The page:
But that was part of the uncertainty, since W.W. was never one to stay at a thing longer than it took somebody, like Gaspareau, to convince him to do something else. He might just have mooned at the island awhile, surmised there wasn’t any use

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going over, satisfied himself on one inspection of the truck and all its contents, getting a good enough look so he’d remember it if he ever saw it again, and gone home and stationed himself where, when he saw the same truck slip out of some alley, he could let go with whatever artillery he had to let go with.

Which brought up the prize question. Just how was it W. got caught on in the first place? It wasn’t likely anybody had been at the post office to see the goings-on, and less likely around when he brought her back, since he’d have heard about it by now from Beuna herself. And there was no reason he could figure Gaspareau to be suspicious, at least not enough to hold his own private investigation and come up with precisely the right man and bring him to the camp, then go to all the trouble to stand right up in the rain and concoct a bald-headed lie about some “stranger” he’d caught, since that would just alert him and give him the chance to get out of town. And as foul a soul as lived in Gaspareau, the bastard just wouldn’t have gone to the trouble, and he knew it.

Which only left her. Which wasn’t smart either, since it was her wanted a trip to Memphis, a shower bath in the Peabody Hotel, and a chance to show her trick. And he figured she wouldn’t ruin that just before she got to spring it, since it seemed like the climax to something everlastingly important to her whole life.

He drove up the hill to West Helena. The hill was grown up in Kudzu. The road took a short pass below the lip of the bluff before turning up onto it, and he could see back on the town, darkening, the rain glossing the dusk, little furry lights socketed into the train yards, a necklace of vapor lights draped through the heart of things. In the jade sky the rain hung out darkly over the bottoms, a smear of storm and thunderhead sweeping into Mississippi, the bridge in the distance catching the spangles of low sunlight. He made the gloomy turn into West Helena wondering if the getting would get any gooder than it was right now.

The town was only a couple of poorly lit streets. Each ran a short way in opposite directions and quit. There was a brick millinery, a drugstore, a domino room, and the Razorback Theater, which looked like it might be going. The other fronts that weren’t boarded looked empty. A John Deere was closed on the corner. He thought there had been some people with French names back along the bevel of the hill away from town, and some rows of houses on the west edge where the Negroes lived who worked in the fields toward Sappho, and who rode to work in the trucks that came up from Helena.

Two motels were set out past the shanties on the highway beyond the Kold Freez, one for colored, where there were plenty of lights and a lot of long cars with Illinois and New Jersey plates in front of some loud-colored cinder-block rooms. And a quarter mile down, four cabins were strung off the road behind a moving green neon on the shoulder showing two mallard ducks batting the air in three separate figurations of flight.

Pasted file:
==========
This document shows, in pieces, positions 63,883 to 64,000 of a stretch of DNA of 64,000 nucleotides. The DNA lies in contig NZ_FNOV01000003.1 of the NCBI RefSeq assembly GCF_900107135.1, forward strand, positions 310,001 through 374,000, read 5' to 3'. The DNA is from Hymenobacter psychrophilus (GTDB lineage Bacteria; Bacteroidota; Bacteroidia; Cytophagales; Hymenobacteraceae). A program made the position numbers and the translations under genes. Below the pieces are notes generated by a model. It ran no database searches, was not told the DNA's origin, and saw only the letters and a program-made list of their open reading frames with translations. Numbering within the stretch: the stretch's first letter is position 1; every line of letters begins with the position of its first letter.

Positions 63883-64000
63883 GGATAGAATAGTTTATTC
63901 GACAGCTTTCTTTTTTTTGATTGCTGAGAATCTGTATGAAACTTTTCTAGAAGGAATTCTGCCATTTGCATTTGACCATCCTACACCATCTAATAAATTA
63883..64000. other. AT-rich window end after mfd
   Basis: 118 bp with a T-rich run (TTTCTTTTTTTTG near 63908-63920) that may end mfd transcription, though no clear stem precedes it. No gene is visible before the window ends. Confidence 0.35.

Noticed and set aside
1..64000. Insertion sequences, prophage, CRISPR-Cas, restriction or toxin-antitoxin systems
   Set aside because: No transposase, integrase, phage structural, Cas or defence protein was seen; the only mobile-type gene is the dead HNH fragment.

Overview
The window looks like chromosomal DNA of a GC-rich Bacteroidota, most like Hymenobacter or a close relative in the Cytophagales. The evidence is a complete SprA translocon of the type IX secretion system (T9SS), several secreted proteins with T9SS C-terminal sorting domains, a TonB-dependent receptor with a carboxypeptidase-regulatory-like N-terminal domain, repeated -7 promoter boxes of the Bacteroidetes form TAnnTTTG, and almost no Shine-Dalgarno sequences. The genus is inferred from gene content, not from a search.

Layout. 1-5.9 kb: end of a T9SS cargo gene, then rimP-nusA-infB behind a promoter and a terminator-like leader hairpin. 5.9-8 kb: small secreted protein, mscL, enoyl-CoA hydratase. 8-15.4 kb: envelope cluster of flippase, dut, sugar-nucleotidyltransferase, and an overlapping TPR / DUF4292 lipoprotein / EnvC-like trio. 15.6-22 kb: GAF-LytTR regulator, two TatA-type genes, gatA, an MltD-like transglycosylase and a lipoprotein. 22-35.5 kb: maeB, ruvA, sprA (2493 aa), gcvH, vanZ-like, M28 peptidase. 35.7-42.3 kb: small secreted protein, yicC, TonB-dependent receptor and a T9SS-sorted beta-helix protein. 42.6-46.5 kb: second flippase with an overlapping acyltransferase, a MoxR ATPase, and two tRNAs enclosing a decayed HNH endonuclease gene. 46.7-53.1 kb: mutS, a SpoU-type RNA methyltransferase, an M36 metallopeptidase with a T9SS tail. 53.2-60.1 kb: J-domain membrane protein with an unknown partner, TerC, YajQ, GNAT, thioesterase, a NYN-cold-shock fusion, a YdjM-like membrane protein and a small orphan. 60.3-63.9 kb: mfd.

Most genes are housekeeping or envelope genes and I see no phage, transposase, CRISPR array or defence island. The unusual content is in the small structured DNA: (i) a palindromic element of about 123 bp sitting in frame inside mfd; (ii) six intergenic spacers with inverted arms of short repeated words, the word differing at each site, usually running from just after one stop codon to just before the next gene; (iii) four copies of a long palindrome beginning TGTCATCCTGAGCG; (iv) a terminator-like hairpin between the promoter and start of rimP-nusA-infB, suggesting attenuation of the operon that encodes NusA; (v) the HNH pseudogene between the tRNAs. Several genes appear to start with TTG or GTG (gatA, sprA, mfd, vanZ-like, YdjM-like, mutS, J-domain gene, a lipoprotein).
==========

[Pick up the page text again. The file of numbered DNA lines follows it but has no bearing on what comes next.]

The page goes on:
The man in the office was drunk. He appeared from behind a bead portiere with a plastic cocktail glass and went searching under the counter for a card without saying a word. He finally just shoved out a key, tried to straighten his shoulders, breathing whiskey into the room, and sauntered back through the portiere, where a television was on and a woman’s voice was talking softly.

He compared the key to the first door, and found his way to the last cabin, where the weeds were rooted in the sidewalk, and the little building was dark blue and nearly invisible. Bullbats were cutting the air after mosquitoes, croaking up in the night. He could hear their little membranous wings flutter above the burble of the motel sign, get a glimpse of them wheeling close to the ground. When he had worked for Rudolph and had lived in the shack on the sluice gate and listened to the radio at night, he had liked to walk out in the dusk with his shotgun, step across the bridge over the barrow pit, and stand on the old man’s levee and shoot bullbats against the orange twilight, where they showed up like razors, gauging shots to hit two birds crossing and spin them into the moss-trussed reservoir like elm seeds, slapping the surface with their wings until they drowned. And in the morning, he went across the pit and down the levee to close the pumps, and he would look out into the strumpy water and see nothing but black turtles stretched along the deadfalls, sunning themselves in the milky light, and hear the grasshoppers buzz in the grass, and there would be no sign of the bullbats, though they always came in the evenings in greater numbers than before.

He got in the truck and drove back to the Negro motel, where he had seen a cold-drink machine on the outside. He bought a root beer and a package of Nabs, and stood in the drink-machine light listening to music and voices sliding out of the rooms. Parked in front of each door was a dark automobile with an out-of-state plate, the rear ends weighted almost to the gravel with whatever was in the trunk. He remembered seeing heavy cars on the road to Los Angeles, full of black babies and mean-mouthed in-laws packed in the back seats, gawking at the desert as if it were all part of a long dream. And down the road two miles you’d find the cars crippled on the shoulder, one fender hoisted, the wives and in-laws and babies standing off from the roadway fanning themselves while some skinny husband wrestled with a tire, his pink shirt black with perspiration, listening to the radio as the cars whipped by. It was always a joke. They had enough credit for the car, but not enough to finance the tires. So they took a chance. And those big Buicks and Lincolns broke down all the way across the country for lack of tread rubber, which was the last thing a nigger wanted to think about when he got the notion to take off.